[SoL] Alain de Vulpian on the Process of Civilization

de Vulpian provided a 25-page paper, Listening to Ordinary People,” in advance of the conference (Word doc). It lays out the main arguments of his book, “A l’ecoute des gens ordinaires. Comment ils tranforment le monde,” (Paris, Dunod 2003).
Here is one of the introductory paragraphs from the paper:

I have reached the conviction that we are in the epicentre of a developmental process of civilisation that is carrying us elsewhere, transforming western culture in depth and possibly preparing the way for a worldwide civilisation. What do I mean by a developmental process of civilisation? Norbert Elias, the great German sociologist, gave body to this concept of a “chain reaction of chain reactions” that involves power holders, institutions, organisations, communications, ordinary people, manners, customs, the social fabric, technologies that are emerging or becoming established, and so on. It transforms a civilisation and gives life to a new society. No-one has designed, desired or piloted this chain reaction of chain reactions. It has occurred spontaneously, it is continuing and is now spreading to other regions of the planet.

He goes on to discuss four major areas affecting civilization in the 20th century:
* Ordinary people become more autonomous and in touch with inner resources.
* An extremely complex social fabric is self-organizing.
* Scientific and technological innovations synergize with other transformations.
* New forms of governance begin hesitantly to emerge.
He looks at each one of these in depth (summarized in the paper, complete exposition in the book), and wonders if we are engaged in a new stage in the evolution of man and society. I will quote the final paragraph of the paper:

There is an opportunity for human progress whose birth we can try to facilitate. But it is very clear that nothing is yet decisively acquired. Our hypercomplex and living society is also, like all living things, the seat of pathological processes. The therapeutic procedures, regulators or immune systems that are spontaneously developing are not yet properly effective, in particular because many governments and old-fashioned but still powerful enterprises are not playing the game of a living society. They display ideologically partisan, hierarchic or predatory attitudes, rather than therapeutic, interactive ones, and accumulate mistakes and maladaptations that encourage the appearance of perverse effects. Instead of participating in concerted, adaptive regulation, they throw oil on the fire and accentuate the turbulences. Beyond a hypothetical (because unmeasured) threshold of turbulence, the entire anthropo-sociological process could bifurcate into disastrous directions.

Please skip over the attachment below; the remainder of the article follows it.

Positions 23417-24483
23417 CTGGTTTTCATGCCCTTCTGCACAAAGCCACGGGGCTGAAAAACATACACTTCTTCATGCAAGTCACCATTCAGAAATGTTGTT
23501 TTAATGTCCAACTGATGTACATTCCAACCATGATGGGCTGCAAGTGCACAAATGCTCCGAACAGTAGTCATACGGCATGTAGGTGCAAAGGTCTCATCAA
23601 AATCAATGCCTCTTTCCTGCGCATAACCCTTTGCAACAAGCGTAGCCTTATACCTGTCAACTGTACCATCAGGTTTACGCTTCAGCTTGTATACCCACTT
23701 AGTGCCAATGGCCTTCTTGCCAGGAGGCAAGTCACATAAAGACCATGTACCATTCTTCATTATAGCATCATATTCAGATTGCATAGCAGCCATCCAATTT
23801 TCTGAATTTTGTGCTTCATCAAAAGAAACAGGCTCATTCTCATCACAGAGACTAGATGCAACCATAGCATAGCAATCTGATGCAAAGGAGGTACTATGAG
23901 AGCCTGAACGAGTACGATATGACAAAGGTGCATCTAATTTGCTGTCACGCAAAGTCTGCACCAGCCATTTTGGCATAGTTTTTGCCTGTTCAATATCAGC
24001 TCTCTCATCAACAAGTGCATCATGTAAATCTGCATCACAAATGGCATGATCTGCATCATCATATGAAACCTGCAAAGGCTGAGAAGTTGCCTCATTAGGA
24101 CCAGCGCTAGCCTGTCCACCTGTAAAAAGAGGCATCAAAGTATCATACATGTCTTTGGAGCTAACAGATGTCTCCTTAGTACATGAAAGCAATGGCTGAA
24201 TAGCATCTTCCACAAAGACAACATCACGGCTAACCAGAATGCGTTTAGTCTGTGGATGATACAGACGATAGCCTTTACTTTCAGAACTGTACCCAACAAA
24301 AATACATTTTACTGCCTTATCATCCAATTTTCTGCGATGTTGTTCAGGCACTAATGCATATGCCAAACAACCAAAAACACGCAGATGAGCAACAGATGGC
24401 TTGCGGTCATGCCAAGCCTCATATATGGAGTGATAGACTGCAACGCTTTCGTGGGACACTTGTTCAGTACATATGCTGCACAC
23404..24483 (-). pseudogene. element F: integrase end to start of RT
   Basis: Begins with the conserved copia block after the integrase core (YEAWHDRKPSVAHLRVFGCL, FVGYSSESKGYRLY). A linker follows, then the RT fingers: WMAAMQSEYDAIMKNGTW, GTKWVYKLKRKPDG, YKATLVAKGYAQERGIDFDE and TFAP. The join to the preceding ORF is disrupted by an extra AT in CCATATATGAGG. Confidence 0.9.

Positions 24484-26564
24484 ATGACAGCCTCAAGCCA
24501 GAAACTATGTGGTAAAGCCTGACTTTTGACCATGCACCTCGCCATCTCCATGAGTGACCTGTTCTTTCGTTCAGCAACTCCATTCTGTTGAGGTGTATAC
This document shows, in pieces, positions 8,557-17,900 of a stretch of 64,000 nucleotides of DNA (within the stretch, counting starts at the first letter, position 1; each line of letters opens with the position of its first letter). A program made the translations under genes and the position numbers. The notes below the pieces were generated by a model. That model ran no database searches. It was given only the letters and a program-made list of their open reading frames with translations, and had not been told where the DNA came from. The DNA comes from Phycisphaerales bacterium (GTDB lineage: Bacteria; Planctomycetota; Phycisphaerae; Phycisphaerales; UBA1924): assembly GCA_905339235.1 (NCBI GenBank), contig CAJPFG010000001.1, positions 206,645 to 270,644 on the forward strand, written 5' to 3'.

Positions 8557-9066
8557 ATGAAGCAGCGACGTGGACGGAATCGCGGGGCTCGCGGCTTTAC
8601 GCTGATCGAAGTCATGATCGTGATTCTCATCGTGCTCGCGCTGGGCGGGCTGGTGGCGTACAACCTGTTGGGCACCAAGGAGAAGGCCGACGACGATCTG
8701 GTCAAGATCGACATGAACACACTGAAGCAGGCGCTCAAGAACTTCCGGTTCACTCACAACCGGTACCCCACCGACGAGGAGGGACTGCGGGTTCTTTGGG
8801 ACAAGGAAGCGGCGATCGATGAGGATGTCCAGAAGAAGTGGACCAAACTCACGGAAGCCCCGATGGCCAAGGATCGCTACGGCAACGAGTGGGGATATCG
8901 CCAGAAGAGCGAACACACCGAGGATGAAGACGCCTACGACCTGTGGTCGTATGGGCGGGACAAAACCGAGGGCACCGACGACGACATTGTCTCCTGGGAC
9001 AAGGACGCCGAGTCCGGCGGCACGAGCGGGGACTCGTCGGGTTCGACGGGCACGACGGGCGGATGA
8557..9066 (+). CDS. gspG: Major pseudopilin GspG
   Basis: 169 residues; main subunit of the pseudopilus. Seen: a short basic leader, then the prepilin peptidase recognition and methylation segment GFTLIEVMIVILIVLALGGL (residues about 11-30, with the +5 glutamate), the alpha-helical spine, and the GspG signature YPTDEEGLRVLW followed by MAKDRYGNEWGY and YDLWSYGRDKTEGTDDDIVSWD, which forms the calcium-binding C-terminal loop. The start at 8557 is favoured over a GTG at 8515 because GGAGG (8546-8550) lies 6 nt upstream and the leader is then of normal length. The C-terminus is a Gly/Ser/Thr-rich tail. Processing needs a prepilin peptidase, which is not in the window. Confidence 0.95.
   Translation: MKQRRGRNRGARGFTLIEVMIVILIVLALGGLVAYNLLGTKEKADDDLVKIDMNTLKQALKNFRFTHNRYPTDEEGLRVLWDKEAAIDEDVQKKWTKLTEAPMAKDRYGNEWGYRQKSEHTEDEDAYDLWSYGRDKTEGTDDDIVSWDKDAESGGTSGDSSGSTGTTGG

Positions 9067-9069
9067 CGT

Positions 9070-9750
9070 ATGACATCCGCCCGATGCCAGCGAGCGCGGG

This work deserves a significantly longer treatment than I have energy for at the moment. Perhaps even a study group to digest the main ideas. In short, he surveys 50 years of social science and develops the main threads of societal changes that have occurred. He summarizes several different societal aspects that I had noticed, but hadn’t named. He describes societal shifts that have affected both my work and my family. He provides a hopeful scenario, which I had not been able to generate based only on my own observations.
I highly recommend the paper, though with the caveat that I don’t read much sociology, so I don’t have much context for the work. I found it engaging, insightful, and worthy of discussion.